Share this article

print logo

American Pharoah has run to immortality

ELMONT – Sometimes it’s worth the wait.

In a return to the glory days of racing on a beautiful afternoon on Long Island, American Pharoah erased the 37-year Triple Crown drought by capturing the Belmont Stakes for Zayat Stables and trainer Bob Baffert at Belmont Park.

The roar of the raucous crowd could be heard all the way across the country as American Pharoah joined the ranks of racing immortality early Saturday evening.

The champion etched his name into history in front of an estimated 90,000 racing fans and a national television audience, becoming the 12th horse in history to win the Kentucky Derby, Preakness and Belmont Stakes during his 3-year-old year.

The old grandstand shook with fervor as the son of Pioneerof the Nile thundered down the lane eluding the ghost of failed Triple Crown attempts, a number that reached 13 last year when California Chrome finished fourth after winning the first two legs.

Baffert secured the elusive Triple Crown on his fourth attempt, numbing the pain from his three near misses in 1997, 1998 and 2002 on the track known as Big Sandy. The win was the icing on the Hall-of-Fame trainer’s career, securing the last missing piece.

Back in the paddock after the race, trainer Dale Romans, whose colt Keen Ice finished third, was in awe of American Pharoah and the training job that Baffert did with him.

“He’s the best horse; he deserves to have his name along with great horses like Affirmed, Secretariat and Citation,” Romans said. “It’s great for the sport. Bob is a very kind person and he deserved to go down in history as a Triple Crown-winning trainer. To be here for the fourth time is phenomenal enough.”

With five competitors returning from the Kentucky Derby having skipped the Preakness in Baltimore, American Pharoah became the first horse in the modern era to repel fresh horses with five weeks rest at the Belmont. He also is the first Triple Crown winner to win the Belmont Stakes without a prior race on the track in his juvenile or 3-year-old season.

Jockey Victor Espinoza also ended a personal Triple Crown skid. He lost both of his prior attempts at glory on War Emblem and California Chrome.

Espinoza made history by riding the bay colt perfectly over the three classic races, all with different scenarios placed before him. He tamed an outside post position in the Derby, the muddy track and rail post at the Preakness and the biggest obstacle in the Belmont, the mile-and-a-half distance.

Great horses are able to outrun their pedigree and American Pharoah, the colt with the misspelled name, certainly accomplished that in acing the Test of a Champion, conquering the 12 furlongs in a time worthy of his place in history.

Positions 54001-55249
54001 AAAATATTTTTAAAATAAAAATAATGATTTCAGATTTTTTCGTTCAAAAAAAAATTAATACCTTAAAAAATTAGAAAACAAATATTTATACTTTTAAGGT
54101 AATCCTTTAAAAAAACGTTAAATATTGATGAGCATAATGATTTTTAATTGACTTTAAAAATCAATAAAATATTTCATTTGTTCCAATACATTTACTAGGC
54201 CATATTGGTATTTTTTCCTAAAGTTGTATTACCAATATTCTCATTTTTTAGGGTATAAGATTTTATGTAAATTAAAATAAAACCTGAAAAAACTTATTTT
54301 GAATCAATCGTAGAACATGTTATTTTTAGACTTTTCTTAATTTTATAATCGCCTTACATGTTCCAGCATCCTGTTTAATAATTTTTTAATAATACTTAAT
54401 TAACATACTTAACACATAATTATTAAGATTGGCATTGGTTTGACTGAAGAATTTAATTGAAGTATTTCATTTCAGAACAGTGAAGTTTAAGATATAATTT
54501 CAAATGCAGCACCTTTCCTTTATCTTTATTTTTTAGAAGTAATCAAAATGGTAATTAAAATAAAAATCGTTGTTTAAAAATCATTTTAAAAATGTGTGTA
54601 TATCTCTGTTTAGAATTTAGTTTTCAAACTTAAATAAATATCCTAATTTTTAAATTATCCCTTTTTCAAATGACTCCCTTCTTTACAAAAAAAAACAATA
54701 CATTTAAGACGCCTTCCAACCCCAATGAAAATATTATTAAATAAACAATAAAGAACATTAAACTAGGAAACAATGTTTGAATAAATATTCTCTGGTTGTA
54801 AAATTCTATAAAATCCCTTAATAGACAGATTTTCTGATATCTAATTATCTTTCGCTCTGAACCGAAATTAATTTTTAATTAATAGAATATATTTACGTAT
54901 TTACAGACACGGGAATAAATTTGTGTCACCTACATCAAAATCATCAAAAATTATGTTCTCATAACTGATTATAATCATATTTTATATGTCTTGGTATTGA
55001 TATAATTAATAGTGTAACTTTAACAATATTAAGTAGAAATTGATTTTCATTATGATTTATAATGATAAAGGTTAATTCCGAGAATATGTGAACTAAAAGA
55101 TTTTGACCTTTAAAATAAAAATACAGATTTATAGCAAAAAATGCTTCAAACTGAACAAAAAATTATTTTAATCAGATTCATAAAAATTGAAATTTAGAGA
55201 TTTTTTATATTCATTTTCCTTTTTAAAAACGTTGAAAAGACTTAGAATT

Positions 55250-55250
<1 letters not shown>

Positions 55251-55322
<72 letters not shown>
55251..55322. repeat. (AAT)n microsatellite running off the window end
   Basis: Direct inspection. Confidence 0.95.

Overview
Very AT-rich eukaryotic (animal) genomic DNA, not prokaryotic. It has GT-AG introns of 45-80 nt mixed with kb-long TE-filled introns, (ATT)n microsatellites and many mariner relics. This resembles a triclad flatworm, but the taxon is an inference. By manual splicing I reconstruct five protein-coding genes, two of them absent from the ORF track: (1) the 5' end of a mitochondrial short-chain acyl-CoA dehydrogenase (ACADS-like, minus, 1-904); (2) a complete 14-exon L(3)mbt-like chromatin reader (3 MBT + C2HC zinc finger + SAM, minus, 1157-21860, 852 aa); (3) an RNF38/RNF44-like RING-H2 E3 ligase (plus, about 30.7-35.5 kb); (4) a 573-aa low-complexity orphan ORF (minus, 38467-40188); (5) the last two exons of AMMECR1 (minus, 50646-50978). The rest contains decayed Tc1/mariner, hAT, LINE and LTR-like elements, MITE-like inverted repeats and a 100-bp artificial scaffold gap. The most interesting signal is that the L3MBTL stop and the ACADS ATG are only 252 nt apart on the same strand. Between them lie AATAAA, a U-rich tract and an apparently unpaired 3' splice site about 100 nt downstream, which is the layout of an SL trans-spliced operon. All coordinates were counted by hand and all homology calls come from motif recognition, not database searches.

He completed the 1½ miles in 2:26.65, a time better than nine of the previous 11 Triple Crown winners. Only Secretariat’s record time of 2:24 in 1973 was faster, as Sir Barton’s clinching race in 1919 was run at 1 3/8 miles.

After posting moderate fractions and without Materiality pressing him in the early going, American Pharoah set the stage for his run down the lane to history. Frosted, the second choice on the morning line, made a run at him just after the quarter pole, but was turned back by Espinoza and Pharoah and had to settle for second.

Jockey Joel Rosario did his best to challenge the Triple Crown winner, but to no avail.

“I tried to follow American Pharoah the whole way, but when I turned for home and tried to get to him, he just took off again,” Rosario said. “It was exciting to see a Triple Crown winner, and for me to be in second place it was even better. The roar of the crowd was amazing, it was beautiful. He is a super horse.”

Mubtaahij, the fourth-place finisher, got close to American Pharoah after a pedestrian mile that went 1:37.99, but Irad Ortiz, Jr., like Rosario, could only sing Pharoah’s praises.

“By the three-eighths pole, he was looking around and was just waiting for Victor to ask him to go,” Ortiz Jr. said. “When Victor asked him he just took off and he did it.”

Gary Stevens, a three-time Belmont Stakes winning jockey, also saluted the winner.

“He ran a hell of a race. The race was over in the third jump from the gate,” said Stevens, who lost his only attempt at a Triple Crown try in 1997 aboard Silver Charm for Baffert. “It’s great to come back to a screaming crowd in a happy way instead of booing. It’s a pretty cool moment.”

The Zayats have said they will continue to race American Pharoah, as long as he’s healthy, through the end of the year. That’s the best thing that could happen after today’s big victory.

To see the Triple Crown champ at Saratoga this summer (Travers, please) and in the Breeders’ Cup Classic at Keeneland would go a long way in keeping the momentum moving forward.

The effect that the Triple Crown triumph will have on thoroughbred racing is yet to be seen. Some pundits think that a Triple Crown will return racing to the days of old when fans flocked in great numbers to the track to see the superstars of the game.

That outcome is less likely in a society today that requires instant gratification. And while the sports world’s attention was affixed upon Belmont Park Saturday afternoon, most will say that was a pretty cool moment and move on.

For those who love the game, though, it was the moment they have been awaiting for 37 years. The fact that the sun was shining down on racing for one glorious afternoon at Belmont Park was enough.

Gene Kershner, a Buffalo-based turf writer, is a member of the National Turf Writers and Broadcasters Association, and tweets @EquiSpace.